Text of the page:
Saudi Arabia is dominated by the religious minded rulers who strictly believe in implementation of Sharia Law to punish the culprits. According to State media, the Sharia Courts so far awarded 30 years rigorous imprisonment to 289 Saudis and the 41 foreign nationals. The domestic human rights organizations and the human right activist have been accusing the Saudi Arabian Government with regard to detention of opponent activists whose demand is to introduce democracy and the democratic reforms in the country (Saudi Arabia Crime and Punishment, 2004).

Iran

In light of the Article 4 of the Iranian law, anyone who smuggles out, produces, distributes of contraband items may attract the punishments mentioned at seriatim herein below in terms of quantity (Amnesty International, 2011):

Possession of about 50 grams may attract penalty of five hundred thousand Riyals in cash along with 50 lashes.

Above 50 grams to 500 grams may invite fine of four million to ten million Riyals in cash along with twenty to seventy four lashes plus five years rigorous imprisonment.

Custody of more than five hundred grams to five kilograms may impose a fine of ten to forty million Riyals in cash with fifty to seventy four lashes plus three to fifteen years of imprisonment.

However, if anyone criminal who is having more than five kilograms may attract death penalty along with confiscation of property.

At the time of investigation if it is found that the offender has done the crime for the first time in his life and neither involved in selling and distributing the illicit goods before shall be awarded life imprisonment, seventy four lashes and confiscation of assets by the competent courts (Amnesty International, 2011).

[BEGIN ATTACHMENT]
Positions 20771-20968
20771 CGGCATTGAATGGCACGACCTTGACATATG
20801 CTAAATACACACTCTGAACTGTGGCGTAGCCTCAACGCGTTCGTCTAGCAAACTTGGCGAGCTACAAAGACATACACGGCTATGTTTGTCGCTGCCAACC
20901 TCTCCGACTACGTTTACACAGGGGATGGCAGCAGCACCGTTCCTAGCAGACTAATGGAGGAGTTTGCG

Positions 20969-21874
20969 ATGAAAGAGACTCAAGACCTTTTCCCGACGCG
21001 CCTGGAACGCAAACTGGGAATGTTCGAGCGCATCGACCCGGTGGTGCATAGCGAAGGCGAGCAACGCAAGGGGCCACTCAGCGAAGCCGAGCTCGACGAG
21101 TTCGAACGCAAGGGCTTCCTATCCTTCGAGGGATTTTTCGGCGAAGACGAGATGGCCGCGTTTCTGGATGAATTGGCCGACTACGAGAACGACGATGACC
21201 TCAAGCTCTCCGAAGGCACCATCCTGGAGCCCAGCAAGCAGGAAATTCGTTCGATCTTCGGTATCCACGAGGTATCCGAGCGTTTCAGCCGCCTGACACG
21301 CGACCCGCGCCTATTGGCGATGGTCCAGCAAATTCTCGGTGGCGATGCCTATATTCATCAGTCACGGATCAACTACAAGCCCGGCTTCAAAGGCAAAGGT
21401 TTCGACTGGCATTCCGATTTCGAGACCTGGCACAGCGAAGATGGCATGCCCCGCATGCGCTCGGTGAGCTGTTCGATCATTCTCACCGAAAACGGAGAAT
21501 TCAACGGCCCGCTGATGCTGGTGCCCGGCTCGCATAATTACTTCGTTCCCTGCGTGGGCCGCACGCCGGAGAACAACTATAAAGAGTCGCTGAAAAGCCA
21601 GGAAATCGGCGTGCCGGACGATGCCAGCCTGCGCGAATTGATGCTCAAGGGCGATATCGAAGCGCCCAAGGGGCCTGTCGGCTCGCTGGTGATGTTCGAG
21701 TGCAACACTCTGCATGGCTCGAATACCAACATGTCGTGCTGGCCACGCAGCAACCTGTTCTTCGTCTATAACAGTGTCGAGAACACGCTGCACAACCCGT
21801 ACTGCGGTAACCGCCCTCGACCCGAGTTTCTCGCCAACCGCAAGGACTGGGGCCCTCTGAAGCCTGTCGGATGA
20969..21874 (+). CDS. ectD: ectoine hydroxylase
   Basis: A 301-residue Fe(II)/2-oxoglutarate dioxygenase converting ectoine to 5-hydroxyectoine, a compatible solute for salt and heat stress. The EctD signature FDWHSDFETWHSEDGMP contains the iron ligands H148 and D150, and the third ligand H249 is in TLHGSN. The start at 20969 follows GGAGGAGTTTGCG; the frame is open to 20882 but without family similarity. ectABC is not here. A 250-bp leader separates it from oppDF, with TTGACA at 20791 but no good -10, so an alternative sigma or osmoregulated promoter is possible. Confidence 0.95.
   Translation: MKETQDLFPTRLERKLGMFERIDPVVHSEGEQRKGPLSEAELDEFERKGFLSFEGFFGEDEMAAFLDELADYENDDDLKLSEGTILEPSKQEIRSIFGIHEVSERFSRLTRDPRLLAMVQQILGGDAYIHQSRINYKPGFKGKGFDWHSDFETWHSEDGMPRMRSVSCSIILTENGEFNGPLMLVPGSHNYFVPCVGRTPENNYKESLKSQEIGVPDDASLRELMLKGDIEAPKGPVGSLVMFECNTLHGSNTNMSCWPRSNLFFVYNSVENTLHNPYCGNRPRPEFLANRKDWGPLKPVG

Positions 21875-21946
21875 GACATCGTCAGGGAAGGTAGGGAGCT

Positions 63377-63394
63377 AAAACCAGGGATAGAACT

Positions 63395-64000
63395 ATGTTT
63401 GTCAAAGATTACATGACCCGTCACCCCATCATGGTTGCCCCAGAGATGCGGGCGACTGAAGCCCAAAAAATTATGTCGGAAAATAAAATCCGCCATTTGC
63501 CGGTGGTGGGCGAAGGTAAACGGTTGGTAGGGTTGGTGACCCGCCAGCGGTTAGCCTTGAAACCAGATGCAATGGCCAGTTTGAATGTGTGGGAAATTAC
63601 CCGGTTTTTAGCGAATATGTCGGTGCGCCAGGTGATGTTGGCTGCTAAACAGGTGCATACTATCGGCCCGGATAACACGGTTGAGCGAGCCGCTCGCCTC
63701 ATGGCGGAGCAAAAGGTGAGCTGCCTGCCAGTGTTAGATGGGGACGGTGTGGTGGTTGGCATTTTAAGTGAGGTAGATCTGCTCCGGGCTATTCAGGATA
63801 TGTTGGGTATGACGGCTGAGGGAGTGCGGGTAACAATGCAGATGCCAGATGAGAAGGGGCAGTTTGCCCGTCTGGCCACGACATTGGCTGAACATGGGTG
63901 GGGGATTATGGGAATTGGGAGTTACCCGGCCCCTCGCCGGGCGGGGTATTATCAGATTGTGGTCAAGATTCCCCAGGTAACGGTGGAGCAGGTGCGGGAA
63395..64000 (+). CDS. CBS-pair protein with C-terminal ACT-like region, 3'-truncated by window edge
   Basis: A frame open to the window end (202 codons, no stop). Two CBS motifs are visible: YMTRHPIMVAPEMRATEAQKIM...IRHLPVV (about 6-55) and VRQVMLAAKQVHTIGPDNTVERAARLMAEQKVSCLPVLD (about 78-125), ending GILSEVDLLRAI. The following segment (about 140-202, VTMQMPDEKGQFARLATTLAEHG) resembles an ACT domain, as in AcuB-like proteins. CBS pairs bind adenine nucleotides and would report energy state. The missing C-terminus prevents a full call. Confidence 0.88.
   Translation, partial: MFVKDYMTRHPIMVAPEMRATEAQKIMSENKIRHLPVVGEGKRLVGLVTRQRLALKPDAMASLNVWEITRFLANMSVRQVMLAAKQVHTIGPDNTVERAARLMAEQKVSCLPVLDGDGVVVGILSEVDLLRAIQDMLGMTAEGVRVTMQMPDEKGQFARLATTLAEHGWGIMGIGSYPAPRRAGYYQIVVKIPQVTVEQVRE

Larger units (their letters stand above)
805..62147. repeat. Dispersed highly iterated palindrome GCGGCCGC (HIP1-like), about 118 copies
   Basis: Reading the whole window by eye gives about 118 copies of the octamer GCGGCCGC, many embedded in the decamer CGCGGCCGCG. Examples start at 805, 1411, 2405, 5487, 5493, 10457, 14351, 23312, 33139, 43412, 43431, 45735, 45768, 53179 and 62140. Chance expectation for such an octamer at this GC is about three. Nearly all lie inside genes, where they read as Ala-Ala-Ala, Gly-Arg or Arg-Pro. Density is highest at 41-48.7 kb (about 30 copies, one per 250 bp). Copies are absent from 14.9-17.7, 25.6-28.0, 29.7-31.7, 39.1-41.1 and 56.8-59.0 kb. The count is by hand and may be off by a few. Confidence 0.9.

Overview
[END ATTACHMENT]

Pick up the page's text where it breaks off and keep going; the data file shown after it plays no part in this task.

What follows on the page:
The Amnesty International has taken up the matter with the Iranian government to: a) commute all death sentences awarded to drug offenders in general and the juvenile offenders in particular. The death sentence to the juvenile offenders amounts to violation of Internal Laws for Human Rights b) Review the local laws that deals with death penalty for drug offences in order to abolish mandatory sentences in capital punishment cases c) ensure that all trials relating to drug offences should be fair and transparent. d) Provision of lawyer to plead the cases by the suspect criminals is assured d) appeal to higher tribunals / courts against the judgment of subordinate judiciary to be accepted as a birth right of a convicted person (Amnesty International, 2011).

The apex body for the protection of human rights around the globe calling donor countries and the UN office on crimes and the other anti drug trafficking agencies which are making all out efforts to get rid of illicit drugs considered to be very dangerous for human life invites the attention of Iranian government to: a) take concrete steps to abolish death sentence to drug offenders / juvenile offenders once and for all which is repugnant to international standards for human rights and b) donor countries should re-examine bilateral agreements with Iran. This is just to remind the Iranian government of her obligations entrusted by the International norms (Amnesty International, 2011).